Commack Appeals Lawyer
A divorce case often requires a good deal of time and energy to resolve, especially when there is contested litigation between the parties. At the end of the day, the judge will issue a final decision on issues like child custody, spousal support, and division of marital property. It is not uncommon for one side–and sometimes both–to be dissatisfied with the judge’s rulings. When that happens, the dissatisfied party does have the right to file an appeal.
A qualified Commack appeals lawyer can walk you through the process of seeking further judicial review of a divorce judgment. At the Law Office of Joshua Adam Kittenplan, P.C., we work with clients who feel they have been treated unfairly by the trial court. While we cannot guarantee success, we can help ensure you exhaust all potential avenues of appeal available under New York law.
What Happens During an Appeal?
An appeal may be filed from decisions of the New York Supreme Court–which hears divorce and separation cases–as well as the Family Court, which decides certain issues related to child custody and support. The party who wishes to appeal only has a limited time period to take action. For example, appeals from the Family Court normally must be filed within 30 days after an order is served on the affected party.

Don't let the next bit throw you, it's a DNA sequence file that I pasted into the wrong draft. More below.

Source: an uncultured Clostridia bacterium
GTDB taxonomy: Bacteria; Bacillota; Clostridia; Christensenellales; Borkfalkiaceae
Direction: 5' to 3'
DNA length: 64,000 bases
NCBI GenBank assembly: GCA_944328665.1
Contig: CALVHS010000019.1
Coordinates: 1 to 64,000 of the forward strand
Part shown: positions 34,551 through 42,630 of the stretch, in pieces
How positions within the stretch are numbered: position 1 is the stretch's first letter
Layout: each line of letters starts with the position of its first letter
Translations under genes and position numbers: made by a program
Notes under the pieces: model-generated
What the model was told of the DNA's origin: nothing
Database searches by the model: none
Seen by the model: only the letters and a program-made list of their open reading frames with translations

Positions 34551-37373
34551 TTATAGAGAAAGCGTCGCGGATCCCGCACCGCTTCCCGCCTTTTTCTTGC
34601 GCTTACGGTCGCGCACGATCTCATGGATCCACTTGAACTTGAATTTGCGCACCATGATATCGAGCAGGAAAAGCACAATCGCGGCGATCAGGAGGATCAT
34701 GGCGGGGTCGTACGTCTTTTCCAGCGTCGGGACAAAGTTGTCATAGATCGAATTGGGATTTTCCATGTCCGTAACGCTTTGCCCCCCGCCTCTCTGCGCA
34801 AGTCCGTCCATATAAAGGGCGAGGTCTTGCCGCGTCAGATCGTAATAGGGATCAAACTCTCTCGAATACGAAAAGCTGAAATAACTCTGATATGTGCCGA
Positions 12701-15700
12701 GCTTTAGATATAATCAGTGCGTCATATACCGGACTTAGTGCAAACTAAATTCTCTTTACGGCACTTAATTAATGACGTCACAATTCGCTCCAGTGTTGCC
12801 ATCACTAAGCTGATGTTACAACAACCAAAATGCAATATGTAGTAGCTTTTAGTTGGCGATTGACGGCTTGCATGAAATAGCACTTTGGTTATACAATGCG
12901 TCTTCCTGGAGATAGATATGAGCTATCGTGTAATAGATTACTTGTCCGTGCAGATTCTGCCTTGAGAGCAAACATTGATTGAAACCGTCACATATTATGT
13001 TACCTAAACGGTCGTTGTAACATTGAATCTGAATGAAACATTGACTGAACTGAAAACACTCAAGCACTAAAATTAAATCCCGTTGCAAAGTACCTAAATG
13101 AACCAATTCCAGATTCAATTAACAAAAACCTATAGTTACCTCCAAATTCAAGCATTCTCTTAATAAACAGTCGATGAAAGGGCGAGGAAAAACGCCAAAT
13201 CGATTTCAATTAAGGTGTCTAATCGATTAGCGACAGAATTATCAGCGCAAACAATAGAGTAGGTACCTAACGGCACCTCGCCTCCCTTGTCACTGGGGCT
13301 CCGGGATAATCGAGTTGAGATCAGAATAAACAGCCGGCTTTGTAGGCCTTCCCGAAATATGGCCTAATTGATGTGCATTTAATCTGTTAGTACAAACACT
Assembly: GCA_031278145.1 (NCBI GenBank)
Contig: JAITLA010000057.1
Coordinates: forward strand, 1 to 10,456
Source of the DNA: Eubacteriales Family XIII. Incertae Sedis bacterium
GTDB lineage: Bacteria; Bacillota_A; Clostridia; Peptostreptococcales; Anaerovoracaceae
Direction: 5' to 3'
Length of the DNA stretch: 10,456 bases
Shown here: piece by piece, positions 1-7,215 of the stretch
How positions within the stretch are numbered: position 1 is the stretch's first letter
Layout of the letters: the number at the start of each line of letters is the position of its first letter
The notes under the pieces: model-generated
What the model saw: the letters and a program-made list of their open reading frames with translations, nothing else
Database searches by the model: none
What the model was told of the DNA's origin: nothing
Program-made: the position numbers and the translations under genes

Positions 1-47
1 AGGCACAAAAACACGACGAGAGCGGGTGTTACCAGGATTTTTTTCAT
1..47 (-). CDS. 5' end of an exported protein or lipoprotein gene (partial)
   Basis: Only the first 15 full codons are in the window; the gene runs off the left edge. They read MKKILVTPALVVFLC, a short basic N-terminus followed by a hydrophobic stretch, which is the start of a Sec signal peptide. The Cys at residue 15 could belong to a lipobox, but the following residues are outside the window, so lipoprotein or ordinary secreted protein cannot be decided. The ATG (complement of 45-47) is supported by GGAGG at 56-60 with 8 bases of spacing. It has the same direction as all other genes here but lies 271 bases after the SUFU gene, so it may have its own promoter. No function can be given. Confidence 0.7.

Appeals are heard by a special group of judges known as an appellate court. In Commack, most appeals are heard by the Appellate Division, Second Department, of the Supreme Court. A panel of judges from the Second Department will consider the appeal and issue a decision.
An appeal is not simply a rerun of the original trial. This means that you will not testify or call witnesses as part of the appeal process. Rather, your lawyer will file written briefs with the appellate court explaining your objections to the court order under appeal. The appellate court may schedule oral arguments in your case, which simply means both sides will be given a brief opportunity to appear before the judges to argue key points of their case and answer questions.
The appellate process is ultimately about identifying legal errors made by the trial court. Once again, it is not about retrying your divorce or custody dispute. The appellate court normally will not reconsider disputed factual issues, only purely legal questions. If the reviewing court agrees there was a legal error, it can reverse the judgment and order a new hearing or grant other relief as may be appropriate for the case. In rare cases, a decision from the Appellate Division can itself be appealed to New York’s highest court, the Court of Appeals.
Contact Attorney Joshua Adam Kittenplan Today
It is not uncommon for people to walk out of a divorce trial or Family Court proceeding unhappy with the outcome. The best response is not to get mad and curse the judge. It is to speak with an experienced Commack appeals lawyer who can help you take the next steps in the process. Contact the Law Office of Joshua Adam Kittenplan, P.C., today to schedule a free initial consultation.